Physiological development of insulin secretion, calcium channels, and GLUT2 expression of pancreatic rat beta-cells. Am J Physiol Endocrinol Metab 292: E1018-E1029, 2007. First published December 5, 2006; doi:10.1152/ajpendo.00457.2006. - Insulin secretion in mature beta-cells increases vigorously when extracellular glucose concentration rises. Glucose-stimulated insulin secretion depends on Ca2+ influx through voltage-gated Ca2+ channels. During fetal development, this structured response is not well established, and it is after birth that beta-cells acquire glucose sensitivity and a robust secretion. We compared some elements of glucose-induced insulin secretion coupling in beta-cells obtained from neonatal and adult rats and found that neonatal cells are functionally immature compared with adult cells. We observed that neonatal cells secrete less insulin and cannot sense changes in extracellular glucose concentrations. This could be partially explained because in neonates Ca2+ current density and synthesis of mRNA alpha 1 subunit Ca2+ channel are lower than in adult cells. Interestingly, immunostaining for alpha 1B, alpha 1C, and alpha 1D subunits in neonatal cells is similar in cytoplasm and plasma membrane, whereas it occurs predominantly in the plasma membrane in adult cells. We also observed that GLUT2 expression in adult beta-cells is mostly located in the membrane, whereas in neonatal cells glucose transporters are predominantly in the cytoplasm. This could explain, in part, the insensitivity to extracellular glucose in neonatal beta-cells. Understanding neonatal beta-cell physiology and maturation contributes toward a better comprehension of type 2 diabetes physiopathology, where alterations in beta-cells include diminished L-type Ca2+ channels and GLUT2 expression that results in an insufficient insulin secretion.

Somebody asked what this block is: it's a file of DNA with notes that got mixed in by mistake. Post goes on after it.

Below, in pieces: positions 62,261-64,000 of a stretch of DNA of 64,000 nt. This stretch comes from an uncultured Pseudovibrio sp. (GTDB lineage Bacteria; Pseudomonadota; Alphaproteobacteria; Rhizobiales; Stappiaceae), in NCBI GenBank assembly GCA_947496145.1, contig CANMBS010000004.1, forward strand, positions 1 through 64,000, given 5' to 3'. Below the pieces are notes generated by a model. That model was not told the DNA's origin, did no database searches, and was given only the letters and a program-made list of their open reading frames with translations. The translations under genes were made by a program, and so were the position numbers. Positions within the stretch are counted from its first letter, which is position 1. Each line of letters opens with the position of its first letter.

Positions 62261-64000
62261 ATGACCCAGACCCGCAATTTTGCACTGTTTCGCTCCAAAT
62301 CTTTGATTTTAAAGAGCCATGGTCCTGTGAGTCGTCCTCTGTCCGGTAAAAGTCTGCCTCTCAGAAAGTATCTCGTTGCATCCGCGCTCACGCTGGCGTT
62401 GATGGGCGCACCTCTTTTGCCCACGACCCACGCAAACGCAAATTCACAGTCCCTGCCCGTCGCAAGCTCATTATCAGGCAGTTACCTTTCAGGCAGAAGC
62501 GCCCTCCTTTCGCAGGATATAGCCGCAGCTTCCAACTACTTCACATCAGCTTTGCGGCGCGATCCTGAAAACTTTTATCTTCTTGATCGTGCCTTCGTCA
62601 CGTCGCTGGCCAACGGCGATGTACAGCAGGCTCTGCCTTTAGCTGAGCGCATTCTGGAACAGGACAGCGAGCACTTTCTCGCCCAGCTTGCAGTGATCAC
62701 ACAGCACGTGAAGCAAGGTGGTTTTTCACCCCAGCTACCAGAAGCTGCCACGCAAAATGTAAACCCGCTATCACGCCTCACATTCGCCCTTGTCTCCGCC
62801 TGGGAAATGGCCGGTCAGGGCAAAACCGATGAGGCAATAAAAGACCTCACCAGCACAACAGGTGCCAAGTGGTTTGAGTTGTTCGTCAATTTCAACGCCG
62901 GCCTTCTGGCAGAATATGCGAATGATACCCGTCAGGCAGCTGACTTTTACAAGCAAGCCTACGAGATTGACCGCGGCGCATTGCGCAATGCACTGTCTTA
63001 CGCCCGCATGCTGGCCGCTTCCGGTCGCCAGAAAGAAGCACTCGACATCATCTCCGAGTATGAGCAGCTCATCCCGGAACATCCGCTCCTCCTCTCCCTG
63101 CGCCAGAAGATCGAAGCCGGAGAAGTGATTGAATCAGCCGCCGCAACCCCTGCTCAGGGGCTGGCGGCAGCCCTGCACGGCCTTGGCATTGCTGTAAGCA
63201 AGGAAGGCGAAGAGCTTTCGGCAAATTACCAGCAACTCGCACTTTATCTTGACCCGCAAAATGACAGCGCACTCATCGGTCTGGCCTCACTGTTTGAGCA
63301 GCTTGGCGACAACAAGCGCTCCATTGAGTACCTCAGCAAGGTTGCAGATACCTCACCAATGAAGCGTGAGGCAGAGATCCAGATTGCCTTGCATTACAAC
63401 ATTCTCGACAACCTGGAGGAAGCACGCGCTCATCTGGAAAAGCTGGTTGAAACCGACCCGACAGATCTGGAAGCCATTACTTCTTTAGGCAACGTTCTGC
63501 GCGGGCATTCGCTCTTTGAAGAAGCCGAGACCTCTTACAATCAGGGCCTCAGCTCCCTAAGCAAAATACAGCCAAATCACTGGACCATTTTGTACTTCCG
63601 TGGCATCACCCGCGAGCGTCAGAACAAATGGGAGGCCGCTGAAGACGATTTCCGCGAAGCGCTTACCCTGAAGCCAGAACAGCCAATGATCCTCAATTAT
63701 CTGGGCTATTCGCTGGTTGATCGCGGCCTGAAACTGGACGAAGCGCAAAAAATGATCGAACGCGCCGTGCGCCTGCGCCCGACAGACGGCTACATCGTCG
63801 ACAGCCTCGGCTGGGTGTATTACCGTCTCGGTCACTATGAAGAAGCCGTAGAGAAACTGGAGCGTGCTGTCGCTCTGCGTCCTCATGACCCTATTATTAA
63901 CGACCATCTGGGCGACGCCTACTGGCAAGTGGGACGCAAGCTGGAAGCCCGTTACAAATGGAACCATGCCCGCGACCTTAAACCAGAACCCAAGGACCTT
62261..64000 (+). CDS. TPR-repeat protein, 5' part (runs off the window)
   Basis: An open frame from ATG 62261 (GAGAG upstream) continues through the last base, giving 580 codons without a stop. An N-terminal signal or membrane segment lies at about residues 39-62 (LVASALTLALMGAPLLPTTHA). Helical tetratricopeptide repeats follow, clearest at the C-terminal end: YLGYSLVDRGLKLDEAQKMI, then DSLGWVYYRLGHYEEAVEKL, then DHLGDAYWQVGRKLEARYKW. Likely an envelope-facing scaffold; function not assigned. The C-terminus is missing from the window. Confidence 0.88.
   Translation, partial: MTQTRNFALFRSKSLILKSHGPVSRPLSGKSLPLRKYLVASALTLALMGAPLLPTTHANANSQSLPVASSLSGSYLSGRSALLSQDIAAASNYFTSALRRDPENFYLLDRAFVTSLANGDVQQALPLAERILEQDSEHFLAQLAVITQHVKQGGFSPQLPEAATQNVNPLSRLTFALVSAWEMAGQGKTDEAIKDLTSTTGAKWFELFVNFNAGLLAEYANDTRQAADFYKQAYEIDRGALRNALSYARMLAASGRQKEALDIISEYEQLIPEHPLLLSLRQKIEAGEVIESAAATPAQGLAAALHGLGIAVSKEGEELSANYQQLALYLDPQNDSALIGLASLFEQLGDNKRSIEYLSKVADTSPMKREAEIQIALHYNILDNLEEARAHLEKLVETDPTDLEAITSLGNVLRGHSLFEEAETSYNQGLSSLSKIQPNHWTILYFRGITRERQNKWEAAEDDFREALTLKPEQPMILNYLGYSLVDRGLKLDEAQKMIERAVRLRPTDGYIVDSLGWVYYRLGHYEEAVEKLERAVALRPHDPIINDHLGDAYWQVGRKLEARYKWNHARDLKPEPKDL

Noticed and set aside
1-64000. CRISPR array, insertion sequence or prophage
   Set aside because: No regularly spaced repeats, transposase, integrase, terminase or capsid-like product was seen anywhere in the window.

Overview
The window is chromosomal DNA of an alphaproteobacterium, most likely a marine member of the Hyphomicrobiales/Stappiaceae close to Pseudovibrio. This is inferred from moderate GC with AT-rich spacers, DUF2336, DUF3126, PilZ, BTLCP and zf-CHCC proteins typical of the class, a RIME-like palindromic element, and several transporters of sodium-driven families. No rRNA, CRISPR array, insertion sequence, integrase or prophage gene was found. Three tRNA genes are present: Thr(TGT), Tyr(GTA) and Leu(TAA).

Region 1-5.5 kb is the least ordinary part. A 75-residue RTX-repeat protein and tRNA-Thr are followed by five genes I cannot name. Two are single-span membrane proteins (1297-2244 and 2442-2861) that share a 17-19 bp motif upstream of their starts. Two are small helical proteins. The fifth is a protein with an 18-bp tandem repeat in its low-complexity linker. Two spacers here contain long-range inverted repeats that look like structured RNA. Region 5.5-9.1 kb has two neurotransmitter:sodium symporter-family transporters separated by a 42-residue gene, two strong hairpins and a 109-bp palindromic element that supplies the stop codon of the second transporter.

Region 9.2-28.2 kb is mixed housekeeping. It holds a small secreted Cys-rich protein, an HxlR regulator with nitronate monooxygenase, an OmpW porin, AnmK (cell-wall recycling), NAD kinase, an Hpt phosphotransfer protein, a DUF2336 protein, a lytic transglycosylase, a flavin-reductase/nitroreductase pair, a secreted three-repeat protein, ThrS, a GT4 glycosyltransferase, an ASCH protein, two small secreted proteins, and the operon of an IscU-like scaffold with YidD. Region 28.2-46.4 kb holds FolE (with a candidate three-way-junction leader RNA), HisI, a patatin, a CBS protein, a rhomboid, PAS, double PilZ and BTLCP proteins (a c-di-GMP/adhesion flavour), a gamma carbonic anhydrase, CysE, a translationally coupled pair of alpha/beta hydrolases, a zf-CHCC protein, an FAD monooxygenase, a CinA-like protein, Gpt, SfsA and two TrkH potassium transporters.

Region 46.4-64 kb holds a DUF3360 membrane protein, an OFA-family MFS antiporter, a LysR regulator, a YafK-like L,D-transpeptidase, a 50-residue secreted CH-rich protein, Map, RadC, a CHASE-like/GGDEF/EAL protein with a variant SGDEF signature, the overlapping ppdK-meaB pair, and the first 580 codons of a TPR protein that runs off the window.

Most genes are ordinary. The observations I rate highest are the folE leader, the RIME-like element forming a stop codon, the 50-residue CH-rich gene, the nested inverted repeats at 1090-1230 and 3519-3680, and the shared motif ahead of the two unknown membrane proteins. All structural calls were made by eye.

Última actualización: 08/12/2017